You may think that science and magic are diametrically opposed, or that it’s impossible to capture the internal dialogue and machinations of a sentient machine, but not authors Charlie Jane Anders and Annalee Newitz. Wormhole generators can work alongside teenage witches that talk to animals, and imagining the mind of a robot is just a matter of thinking in their own language. Nerdist sat down with Newitz and Anders to get to the core of their books, and you can watch the full interview above.
The lightsaber–a more elegant weapon for a more civilized age. It handles Sith and blaster bolts just fine, but how would the ancient weapon fare if a Jedi suddenly found herself battling in a not so far, far away galaxy? Pit against our most common weapon, could a lightsaber block bullets? In my latest Because Science, I’m tackling a question you’ve asked me for years. We start with what a lightsaber is.
Hummingbirds flit and dart in a way that no other birds can. You hear the buzz of wings beating 50 to 200 times a second and see the iridescent plumage, but the tiny dinosaurs simply live life too fast for us to really figure out how they fly. To uncover how the hummingbird hovers, you would need a super-computer to analyze all the fluids those wings are flinging.
Muck Rack makes it simple to find people, tweets, or articles that mention any name, keyword, company, hashtag etc. We've compiled this guide to help you make the most of your search.
Selecting a term
Start searching tweets, articles from media outlets, articles mentioned in tweets, journalists'
names, titles and bios with some suggested searches:
Companies or Topics (e.g. iPhone, Microsoft)
Phrases (e.g. "cloud computing") — use quotes to keep the terms together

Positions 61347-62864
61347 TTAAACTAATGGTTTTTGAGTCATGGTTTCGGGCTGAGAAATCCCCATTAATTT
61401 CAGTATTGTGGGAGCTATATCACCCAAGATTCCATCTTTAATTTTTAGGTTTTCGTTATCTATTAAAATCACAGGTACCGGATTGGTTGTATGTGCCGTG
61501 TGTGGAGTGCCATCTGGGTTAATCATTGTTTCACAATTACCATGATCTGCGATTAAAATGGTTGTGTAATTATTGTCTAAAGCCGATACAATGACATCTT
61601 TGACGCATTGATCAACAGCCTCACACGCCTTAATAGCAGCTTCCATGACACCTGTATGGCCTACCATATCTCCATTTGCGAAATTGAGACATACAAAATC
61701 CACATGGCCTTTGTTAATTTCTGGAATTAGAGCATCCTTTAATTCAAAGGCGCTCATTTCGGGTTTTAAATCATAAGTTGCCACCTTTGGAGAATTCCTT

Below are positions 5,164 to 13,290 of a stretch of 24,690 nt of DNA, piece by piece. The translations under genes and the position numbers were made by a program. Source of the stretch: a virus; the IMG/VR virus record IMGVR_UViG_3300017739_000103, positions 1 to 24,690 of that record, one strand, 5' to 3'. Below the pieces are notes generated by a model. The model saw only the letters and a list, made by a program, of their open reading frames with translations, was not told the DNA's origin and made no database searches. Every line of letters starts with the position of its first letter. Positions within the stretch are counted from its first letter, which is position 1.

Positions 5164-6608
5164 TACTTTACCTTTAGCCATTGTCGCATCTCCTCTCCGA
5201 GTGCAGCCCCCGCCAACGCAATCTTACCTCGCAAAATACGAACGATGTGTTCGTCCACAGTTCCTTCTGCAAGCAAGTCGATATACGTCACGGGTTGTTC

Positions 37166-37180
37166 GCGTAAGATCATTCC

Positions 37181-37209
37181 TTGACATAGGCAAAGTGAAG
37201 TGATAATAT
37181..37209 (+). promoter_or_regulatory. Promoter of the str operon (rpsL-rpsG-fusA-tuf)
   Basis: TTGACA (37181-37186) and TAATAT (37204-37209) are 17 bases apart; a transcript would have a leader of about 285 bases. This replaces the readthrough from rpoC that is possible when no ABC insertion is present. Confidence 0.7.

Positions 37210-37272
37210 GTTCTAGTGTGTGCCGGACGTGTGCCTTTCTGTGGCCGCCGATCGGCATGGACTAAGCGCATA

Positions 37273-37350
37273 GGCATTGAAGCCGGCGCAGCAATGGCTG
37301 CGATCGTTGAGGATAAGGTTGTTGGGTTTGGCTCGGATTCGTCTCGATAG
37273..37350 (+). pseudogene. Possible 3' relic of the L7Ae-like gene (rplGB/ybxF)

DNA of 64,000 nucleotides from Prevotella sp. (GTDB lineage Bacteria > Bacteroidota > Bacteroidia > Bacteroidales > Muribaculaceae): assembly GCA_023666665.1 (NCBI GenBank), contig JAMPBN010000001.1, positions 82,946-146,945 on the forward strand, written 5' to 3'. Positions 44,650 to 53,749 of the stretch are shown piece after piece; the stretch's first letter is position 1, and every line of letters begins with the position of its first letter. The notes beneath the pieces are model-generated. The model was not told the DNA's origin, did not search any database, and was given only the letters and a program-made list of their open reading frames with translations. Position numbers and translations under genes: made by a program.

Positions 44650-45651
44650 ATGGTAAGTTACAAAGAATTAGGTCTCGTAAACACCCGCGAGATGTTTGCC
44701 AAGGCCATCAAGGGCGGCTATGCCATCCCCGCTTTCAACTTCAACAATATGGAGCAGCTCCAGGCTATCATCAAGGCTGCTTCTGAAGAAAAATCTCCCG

Twitter handles (e.g. @username) — returns those who have mentioned or replied to
Names (e.g. "David Pogue")
Hashtags (e.g. #sxsw, #london2012)
Bio details (e.g. vegan, Olympics, father)
Muck Rack's Advanced Search allows for many boolean operators.
Find results that mention multiple specified terms, use AND or
+. For example, ensure each result contains both Elon Musk and Mark Zuckerberg by
searching Obama AND Romney or Obama + Romney.
Use the operators OR or , to broaden your search when you'd like either of
multiple terms to appear in results. (This is the default behavior of our search when no operators
are used.) For example, search for democrat OR republican to find results that refer to
Democrats and/or Republicans.
Use NOT or - to subtract results from your search. For
example, searching Disney will yield results about the Walt Disney Company as well as Walt Disney
World Resort. To exclude mentions of Disney World, search for Disney -World or Disney
When using one of these operators with a phrase, enclose it in quotation marks. For example, you can
find results about smartphones excluding Apple's iPhone 4S by searching smartphone -"iPhone
Exact case matching or punctuation
If you're searching for a brand name or keyword that relies on specific punctuation marks or capitalization, you can
find results that match your exact query by adding matchcase: before the keyword you're searching for, like matchcase:E*TRADE .
Use parentheses to separate multiple
boolean phrases. For example, to find journalists talking about having fun in Disney World or
Disneyland, search for ("disney world" OR disneyland) AND fun.
An asterisk can be used to search for any variation of a root word truncated by the asterisk. For example, searching for admin* will return results for administrator, administration, administer, administered, etc.
A near operator is an AND operator where you can control the distance between the words. You can vary the distance the near operation uses by adding a forward slash and number (between 0-99) such as strawberries NEAR/10 "whipped cream", which means the strawberries must exist within 10 words of "whipped cream".